For a few heady moments on Wall Street today, the market value of MCI WorldCom passed up that of the godfather of telephone companies, AT&T.
Although AT&T pulled back into the lead on the strength of today's $5 billion deal with IBM, MCI WorldCom's temporary place at the top underscores a feeling that the company may be growing at a greater pace than its venerable rival, according to analysts.
A series of converging factors have made MCI WorldCom an "institutional favorite," as one investment house said. The merger between MCI and WorldCom, capping a string of 68 acquisitions, gives the company an end-to-end system of local, long distance, and data networks that stretches across the globe.
"MCI is more of a world company with its own seamless integrated network," said Ted Levy, a telecommunications analyst with McDonald Investments. Levy said that cost savings and economies of scale stemming from the MCI WorldCom merger also help put the company on a path towards a steeper short-term growth rate than its rival.
AT&T has also made strides into the local services market, striking a $11 billion merger agreement with local service company Teleport Communications last summer, followed by the still-pending $48 billion merger with cable company Tele-Communications Incorporated. Its international strategy has been boosted by a partnership with British Telecommunications.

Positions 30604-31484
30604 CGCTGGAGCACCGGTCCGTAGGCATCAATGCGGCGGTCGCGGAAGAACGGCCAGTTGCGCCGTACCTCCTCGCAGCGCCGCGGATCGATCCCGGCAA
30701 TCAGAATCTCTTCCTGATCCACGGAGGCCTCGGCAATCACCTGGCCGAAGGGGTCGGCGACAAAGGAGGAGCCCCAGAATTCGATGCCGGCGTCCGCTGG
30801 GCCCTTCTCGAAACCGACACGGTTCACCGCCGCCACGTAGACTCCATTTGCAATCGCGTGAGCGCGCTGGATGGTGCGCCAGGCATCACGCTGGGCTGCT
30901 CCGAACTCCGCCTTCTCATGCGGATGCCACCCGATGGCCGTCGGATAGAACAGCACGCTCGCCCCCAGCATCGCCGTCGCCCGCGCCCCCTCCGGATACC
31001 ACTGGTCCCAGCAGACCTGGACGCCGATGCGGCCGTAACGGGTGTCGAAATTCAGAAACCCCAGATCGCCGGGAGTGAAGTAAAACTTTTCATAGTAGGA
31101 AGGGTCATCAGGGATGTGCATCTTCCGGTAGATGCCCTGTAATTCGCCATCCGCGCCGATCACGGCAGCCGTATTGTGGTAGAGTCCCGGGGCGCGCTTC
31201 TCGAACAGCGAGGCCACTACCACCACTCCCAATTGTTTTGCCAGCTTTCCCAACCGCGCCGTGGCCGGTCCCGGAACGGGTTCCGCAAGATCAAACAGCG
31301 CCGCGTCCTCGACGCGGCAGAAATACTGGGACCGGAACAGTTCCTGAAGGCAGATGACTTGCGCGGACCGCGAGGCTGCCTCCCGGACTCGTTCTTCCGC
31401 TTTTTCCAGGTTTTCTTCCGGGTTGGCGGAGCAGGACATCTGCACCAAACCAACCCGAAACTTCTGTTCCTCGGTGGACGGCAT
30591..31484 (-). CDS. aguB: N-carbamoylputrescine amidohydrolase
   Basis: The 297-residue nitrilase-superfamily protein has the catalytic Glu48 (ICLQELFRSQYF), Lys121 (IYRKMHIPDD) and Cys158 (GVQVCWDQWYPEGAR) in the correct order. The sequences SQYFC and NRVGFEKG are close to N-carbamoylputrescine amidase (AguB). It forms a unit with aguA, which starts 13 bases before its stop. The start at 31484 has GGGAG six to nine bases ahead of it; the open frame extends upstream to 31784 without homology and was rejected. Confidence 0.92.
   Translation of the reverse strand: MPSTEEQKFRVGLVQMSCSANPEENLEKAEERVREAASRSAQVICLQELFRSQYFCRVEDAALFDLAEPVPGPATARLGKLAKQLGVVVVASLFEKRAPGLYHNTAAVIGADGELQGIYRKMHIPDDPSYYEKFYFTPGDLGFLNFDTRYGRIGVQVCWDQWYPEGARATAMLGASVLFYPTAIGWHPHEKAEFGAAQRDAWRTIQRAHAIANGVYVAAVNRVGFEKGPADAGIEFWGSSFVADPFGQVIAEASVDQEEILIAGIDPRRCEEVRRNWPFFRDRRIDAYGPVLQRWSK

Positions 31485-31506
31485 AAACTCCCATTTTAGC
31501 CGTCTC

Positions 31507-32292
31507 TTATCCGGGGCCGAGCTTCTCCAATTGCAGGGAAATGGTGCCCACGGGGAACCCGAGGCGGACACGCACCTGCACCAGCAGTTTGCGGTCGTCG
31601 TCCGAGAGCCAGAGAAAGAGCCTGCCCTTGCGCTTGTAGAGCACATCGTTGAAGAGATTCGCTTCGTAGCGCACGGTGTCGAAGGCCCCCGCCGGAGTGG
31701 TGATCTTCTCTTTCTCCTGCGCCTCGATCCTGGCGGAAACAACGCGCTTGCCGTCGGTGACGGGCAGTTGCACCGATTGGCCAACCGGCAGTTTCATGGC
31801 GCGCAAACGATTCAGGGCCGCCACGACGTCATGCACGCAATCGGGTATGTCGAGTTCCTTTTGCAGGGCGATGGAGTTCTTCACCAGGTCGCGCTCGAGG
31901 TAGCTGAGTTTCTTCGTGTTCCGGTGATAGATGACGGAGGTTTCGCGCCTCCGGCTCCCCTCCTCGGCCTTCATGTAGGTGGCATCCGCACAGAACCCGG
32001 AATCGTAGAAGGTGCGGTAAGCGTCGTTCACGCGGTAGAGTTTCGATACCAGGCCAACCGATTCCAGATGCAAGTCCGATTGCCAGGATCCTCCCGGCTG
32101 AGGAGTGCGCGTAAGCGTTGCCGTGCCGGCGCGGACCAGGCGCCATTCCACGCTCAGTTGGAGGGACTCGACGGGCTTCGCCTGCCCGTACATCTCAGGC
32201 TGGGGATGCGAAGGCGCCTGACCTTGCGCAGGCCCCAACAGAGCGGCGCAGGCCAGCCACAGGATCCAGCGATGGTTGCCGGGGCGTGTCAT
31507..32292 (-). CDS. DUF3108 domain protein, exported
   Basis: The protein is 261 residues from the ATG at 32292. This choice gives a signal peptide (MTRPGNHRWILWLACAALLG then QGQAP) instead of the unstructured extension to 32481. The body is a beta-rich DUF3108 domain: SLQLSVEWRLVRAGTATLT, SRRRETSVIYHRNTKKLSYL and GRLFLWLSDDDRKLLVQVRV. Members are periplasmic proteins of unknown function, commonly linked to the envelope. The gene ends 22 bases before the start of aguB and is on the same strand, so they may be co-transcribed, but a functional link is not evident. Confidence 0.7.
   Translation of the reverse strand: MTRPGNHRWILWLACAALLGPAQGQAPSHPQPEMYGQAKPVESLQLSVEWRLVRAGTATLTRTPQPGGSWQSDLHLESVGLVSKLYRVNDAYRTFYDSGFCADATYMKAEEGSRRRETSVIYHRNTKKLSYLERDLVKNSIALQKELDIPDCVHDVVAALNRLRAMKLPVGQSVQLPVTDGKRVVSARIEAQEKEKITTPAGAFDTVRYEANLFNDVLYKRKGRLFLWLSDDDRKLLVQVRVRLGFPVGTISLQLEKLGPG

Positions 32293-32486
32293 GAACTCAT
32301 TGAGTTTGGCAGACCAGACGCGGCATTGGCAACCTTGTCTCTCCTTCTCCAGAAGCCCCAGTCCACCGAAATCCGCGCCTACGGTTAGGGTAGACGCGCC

These ventures will be of considerable value to AT&T, but still trail MCI WorldCom's local and overseas proprietary networks, Levy said. "They don't own an international footprint. It's not the same as owning your own network."
Analysts said that MCI WorldCom also has benefited from the Internet fever that has periodically swept through the markets, driving stocks such as Amazon.com and eBay to unprecedented heights.
MCI WorldCom has made a string of Internet and data services announcements in recent months, capping the series last month with news that it will roll out high-bandwidth digital subscriber line (DSL) service across the nation by the end of the year, with 600 points of access planned by next March.
AT&T has pushed its own WorldNet arm by striking deals with Internet portal companies and aggressively marketing to its own long distance subscribers.
Today's deal with IBM, in which AT&T will take over Big Blue's Global Network business, will give the telco about 35,000 new corporate Internet customers and a global network with points of presence in 59 countries.
That deal could help level the Internet playing field between AT&T and MCI WorldCom, analysts said.